Alternative Levels of Care Strategy (ALC)

The government committed to invest $45.2 million in its ALC strategy. The strategy includes three complementary programs :

  • The Interim Long-Term Care (LTC) Bed Program, which provides $18 million to create up to 500 interim LTC beds for people who are waiting in hospital for a permanent LTC bed;
  • The Convalescent Care Program, which provides $12.7 million to establish up to 340 convalescent care beds in LTC homes for people who no longer need intensive hospital care, but who are not yet ready to return home; and
  • The High Intensity Needs Fund (HINF), provides $33 million to purchase equipment and supplies needed for the care of residents who require the highest levels of care in a LTC setting.

LHINs developed innovative and collaborative ALC solutions by taking advantage of $13.7 million announced in 2007 and $15.3 million announced in October 2006 to provide support for patients that don’t need to be in hospital. The funding distributed by the LHINs is being used to :

  • Increase home care and community support services;
  • Place additional Community Care Access Centre (CCACs) staff in hospitals to allow for faster access to community services;
  • Implement geriatric emergency management programs in specific hospitals to increase emergency department nursing services for seniors with complex functional and /or psychological challenges; and
  • Fund transitional beds in select communities for patients who are awaiting placement in long-term care homes or other community-based settings.

Long-Term Care

The Long-Term Care Homes Act 2007 received Royal Assent on June 4, 2007. It is a focal point of the Government’s strategy for improving the quality of care for residents in Ontario’s LTC homes while strengthening public accountability and enforcement. The Act will provide the legislative framework for improving and strengthening the care provided to residents and for managing approximately $2.8 billion annually in public funding to over 600 homes.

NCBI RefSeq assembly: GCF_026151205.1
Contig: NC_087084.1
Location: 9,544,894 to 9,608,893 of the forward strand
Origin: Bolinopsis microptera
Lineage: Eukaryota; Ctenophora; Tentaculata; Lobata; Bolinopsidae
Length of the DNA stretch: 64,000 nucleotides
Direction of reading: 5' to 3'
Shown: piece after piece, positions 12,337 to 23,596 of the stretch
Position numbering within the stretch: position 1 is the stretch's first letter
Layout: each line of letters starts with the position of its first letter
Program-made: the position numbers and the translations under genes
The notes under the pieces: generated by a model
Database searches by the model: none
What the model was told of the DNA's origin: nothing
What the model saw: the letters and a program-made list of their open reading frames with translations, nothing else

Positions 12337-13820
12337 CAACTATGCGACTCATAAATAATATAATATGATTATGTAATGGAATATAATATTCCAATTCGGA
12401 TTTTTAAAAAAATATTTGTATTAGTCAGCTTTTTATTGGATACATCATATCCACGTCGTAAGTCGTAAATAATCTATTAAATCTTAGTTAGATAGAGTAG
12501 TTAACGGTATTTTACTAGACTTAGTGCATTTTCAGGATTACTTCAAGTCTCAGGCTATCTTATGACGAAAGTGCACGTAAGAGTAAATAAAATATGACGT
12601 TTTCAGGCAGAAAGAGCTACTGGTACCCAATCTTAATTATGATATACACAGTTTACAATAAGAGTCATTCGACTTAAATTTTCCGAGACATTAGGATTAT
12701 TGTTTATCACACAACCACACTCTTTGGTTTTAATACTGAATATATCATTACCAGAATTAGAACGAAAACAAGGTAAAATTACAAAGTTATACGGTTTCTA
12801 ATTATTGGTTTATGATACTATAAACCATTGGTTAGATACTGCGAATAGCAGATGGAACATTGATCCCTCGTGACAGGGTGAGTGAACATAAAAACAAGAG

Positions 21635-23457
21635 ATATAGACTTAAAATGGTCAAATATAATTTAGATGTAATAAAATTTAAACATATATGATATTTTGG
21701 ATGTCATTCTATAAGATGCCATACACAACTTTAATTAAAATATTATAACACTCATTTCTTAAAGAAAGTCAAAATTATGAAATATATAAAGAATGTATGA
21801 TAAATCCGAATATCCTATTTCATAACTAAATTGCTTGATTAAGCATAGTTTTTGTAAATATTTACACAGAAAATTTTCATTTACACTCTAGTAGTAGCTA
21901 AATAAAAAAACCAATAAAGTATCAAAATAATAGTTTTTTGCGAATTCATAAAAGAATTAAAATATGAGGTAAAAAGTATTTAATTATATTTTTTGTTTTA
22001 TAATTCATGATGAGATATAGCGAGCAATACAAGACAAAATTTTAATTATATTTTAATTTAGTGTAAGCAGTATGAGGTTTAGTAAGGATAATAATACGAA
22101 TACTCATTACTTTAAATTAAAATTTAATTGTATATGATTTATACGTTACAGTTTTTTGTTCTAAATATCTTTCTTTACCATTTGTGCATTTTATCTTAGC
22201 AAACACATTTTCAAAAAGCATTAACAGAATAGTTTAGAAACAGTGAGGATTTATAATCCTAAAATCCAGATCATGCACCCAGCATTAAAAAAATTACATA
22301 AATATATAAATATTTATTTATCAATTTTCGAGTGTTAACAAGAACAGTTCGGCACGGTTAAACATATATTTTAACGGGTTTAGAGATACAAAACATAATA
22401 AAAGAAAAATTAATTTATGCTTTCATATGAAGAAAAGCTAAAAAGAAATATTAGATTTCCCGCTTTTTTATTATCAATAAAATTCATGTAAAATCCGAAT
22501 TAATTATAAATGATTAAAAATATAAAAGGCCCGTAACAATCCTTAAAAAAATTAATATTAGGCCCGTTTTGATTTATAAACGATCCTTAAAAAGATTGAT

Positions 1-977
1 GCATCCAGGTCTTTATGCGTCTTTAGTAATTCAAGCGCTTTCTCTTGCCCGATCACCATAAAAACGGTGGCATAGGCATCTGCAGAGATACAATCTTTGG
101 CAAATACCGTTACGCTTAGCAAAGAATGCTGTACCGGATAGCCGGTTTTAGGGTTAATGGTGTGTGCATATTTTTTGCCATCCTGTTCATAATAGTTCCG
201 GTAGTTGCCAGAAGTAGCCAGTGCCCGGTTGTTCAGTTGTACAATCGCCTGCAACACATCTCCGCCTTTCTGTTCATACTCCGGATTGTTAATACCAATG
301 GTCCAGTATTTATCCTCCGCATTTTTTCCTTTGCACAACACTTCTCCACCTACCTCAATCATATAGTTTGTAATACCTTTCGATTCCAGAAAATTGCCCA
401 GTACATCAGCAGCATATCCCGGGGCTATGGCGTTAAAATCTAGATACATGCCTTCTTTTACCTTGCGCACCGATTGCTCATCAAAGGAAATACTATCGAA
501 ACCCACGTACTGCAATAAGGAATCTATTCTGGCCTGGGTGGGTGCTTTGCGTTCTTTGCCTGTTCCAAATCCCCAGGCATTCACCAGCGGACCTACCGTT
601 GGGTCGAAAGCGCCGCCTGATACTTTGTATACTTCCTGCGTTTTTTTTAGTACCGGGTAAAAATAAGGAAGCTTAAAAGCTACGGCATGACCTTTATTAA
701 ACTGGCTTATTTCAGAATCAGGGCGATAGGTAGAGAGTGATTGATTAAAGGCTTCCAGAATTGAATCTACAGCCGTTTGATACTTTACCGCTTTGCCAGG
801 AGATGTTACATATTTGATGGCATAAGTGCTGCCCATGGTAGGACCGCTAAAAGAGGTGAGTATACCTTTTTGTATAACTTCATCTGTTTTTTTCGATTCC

In September 2007, the Ministry increased the raw food allowance by more than 25 per cent ahead of the rate of inflation to $7 a day per resident.

In 2007-08, the LTC home program funding was $2.8 billion.

As of February 14, 2008, the following beds have opened since October 2003 (new, redeveloped, retrofit, upgrade) :

  • 7,712 – new;
  • 8,958 – redeveloped;
  • 106 – retrofitted; and
  • 1,228 – upgraded.

In the summer 2007, 2,412 new LTC beds were awarded to meet the growing demand in key communities across the province.

The government committed to the hiring of 1,200 registered practical nurses for long-term care homes.

The government will also be redeveloping 35,000 older LTC beds over the next 10-years to support access to quality LTC homes. The renewal strategy will address the differences between older and newer long-term care homes so that more residents can access quality services and home features. This will result in:

  • Ensuring not-for-profit homes continue to play an important role now and in the years ahead in delivery of long-term care services;
  • Equitable distribution of up-to-date long-term care beds across the province;
  • More residents getting access to the services that most meet their needs;